UNE historian Elizabeth De Wolfe's Murder of Mary Bean receives national book awards

June 18, 2008

University of New England Professor Elizabeth De Wolfe’s book The Murder of Mary Bean and Other Stories was recently recognized with two national awards – The Independent Publisher Book Awards’ bronze medal in the True Crime category and ForeWord Magazine’s silver medal in its Book of the Year Awards’ True Crime category.

Both awards recognize independently published titles. ForeWord Magazine‚Äôs Book of the Year Award highlights the year‚Äôs best in literary and graphic performance; winners were chosen by the collaborative reviews of readers, librarians, and booksellers and announced at the 2008 BookExpo America in Los Angeles.  The Independent Publisher Book Awards received 3,175 entries from 49 states and 16 countries.

The book‚Äôs success came as a surprise to De Wolfe, who was unaware it had been entered in either competition. The Murder of Mary Bean and Other Stories had already inspired the theme for Saco Museum‚Äôs (Saco, Maine) 2007 Maine history walk display and was the subject of a student-run exhibit at the museum in May 2008.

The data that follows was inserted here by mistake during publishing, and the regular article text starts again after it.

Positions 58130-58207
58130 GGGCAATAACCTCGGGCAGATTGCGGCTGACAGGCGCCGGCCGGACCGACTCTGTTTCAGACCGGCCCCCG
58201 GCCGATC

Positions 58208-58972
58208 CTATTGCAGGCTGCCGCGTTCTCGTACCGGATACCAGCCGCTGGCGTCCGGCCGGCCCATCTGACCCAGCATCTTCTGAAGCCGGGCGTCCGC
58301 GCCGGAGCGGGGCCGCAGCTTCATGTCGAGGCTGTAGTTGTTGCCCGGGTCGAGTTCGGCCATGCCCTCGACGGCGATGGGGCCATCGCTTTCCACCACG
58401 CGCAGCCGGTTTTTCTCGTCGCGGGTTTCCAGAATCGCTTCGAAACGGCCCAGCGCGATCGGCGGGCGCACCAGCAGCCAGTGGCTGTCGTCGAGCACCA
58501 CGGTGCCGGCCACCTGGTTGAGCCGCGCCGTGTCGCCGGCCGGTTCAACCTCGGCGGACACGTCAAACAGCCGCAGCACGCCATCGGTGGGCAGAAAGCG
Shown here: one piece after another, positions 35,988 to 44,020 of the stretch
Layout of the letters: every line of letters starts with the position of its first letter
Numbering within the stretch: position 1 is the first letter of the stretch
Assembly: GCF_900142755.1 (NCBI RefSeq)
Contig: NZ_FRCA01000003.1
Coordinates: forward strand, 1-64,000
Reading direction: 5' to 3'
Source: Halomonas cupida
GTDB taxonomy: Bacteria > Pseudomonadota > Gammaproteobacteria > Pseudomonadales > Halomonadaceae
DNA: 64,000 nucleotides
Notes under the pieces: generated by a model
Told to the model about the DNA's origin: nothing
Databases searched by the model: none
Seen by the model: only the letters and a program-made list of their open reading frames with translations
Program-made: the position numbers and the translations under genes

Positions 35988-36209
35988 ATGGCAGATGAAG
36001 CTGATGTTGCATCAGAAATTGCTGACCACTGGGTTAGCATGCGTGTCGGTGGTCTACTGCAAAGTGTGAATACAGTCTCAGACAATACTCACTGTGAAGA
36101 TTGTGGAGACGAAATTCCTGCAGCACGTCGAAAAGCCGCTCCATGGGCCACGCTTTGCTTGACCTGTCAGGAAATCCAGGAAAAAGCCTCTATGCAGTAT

As chair and professor of UNE’s Department of History and co-director of the Women’s Studies Program, De Wolfe enjoys sharing the stories of women: “I like writing books about women that people have never heard about. These aren’t famous women. These are women who had 15 minutes of unfortunate fame.”

De Wolfe also wrote Shaking the Faith: Women, Family, and Mary Marshall Dyer's Anti-Shaker Campaign, 1815-1867 (2002), which received the Communal Studies Association’s Outstanding Book Award in 2003. She is currently working on a sequel to Shaking the Faith that is slated for release in 2009.

De Wolfe earned her Ph.D. in American and New England studies from Boston University in 1996, an M.A. in anthropology from the State University of New York/Albany in 1985 and a B.A. in social science from Colgate University in 1983.  In 2004 she was awarded the University of New England‚Äôs highest honor, the Kenneally Cup, in recognition of her excellence in teaching and service; she also holds UNE‚Äôs 2008-09 Ludcke Chair of Liberal Arts and Sciences.  More information on De Wolfe ...

Although De Wolfe is tight-lipped about details of the research she will conduct during her upcoming sabbatical, she says, “it is a 19th century project about a politician in power, it involves seduction, and the woman wins.”

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